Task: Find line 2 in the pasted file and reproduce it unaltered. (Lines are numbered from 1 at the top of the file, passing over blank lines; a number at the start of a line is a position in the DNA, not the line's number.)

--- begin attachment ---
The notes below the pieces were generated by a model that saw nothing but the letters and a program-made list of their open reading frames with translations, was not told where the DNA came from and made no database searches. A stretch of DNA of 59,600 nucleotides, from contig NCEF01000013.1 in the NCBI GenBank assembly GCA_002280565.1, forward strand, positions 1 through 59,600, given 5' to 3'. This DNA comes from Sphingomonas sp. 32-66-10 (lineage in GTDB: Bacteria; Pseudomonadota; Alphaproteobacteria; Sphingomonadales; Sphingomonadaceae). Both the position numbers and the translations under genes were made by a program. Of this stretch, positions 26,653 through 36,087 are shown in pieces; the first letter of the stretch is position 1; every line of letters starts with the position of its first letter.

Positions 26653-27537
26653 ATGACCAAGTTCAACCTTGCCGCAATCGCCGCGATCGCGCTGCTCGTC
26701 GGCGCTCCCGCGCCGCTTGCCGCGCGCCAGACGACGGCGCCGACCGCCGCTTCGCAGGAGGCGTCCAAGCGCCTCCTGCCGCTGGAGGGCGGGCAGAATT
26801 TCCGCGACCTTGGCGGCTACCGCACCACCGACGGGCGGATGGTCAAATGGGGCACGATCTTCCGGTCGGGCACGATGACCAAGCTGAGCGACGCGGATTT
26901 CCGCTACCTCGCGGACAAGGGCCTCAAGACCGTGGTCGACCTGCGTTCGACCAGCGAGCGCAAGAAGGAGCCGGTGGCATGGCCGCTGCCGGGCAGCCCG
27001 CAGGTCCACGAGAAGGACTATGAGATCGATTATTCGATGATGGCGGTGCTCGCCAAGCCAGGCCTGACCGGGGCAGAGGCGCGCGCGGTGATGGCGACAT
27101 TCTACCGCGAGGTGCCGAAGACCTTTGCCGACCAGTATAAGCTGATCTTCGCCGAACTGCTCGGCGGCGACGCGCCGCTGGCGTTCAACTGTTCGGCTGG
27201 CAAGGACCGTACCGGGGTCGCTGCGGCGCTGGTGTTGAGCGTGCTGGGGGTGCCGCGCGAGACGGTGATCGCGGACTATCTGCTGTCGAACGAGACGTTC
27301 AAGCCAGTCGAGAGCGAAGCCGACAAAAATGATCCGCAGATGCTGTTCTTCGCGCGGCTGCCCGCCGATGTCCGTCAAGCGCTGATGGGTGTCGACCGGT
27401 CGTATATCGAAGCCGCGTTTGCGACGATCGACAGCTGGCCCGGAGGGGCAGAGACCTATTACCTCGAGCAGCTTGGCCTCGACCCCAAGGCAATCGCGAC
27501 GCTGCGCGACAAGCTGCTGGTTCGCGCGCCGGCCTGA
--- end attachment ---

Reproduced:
Positions 26653-27537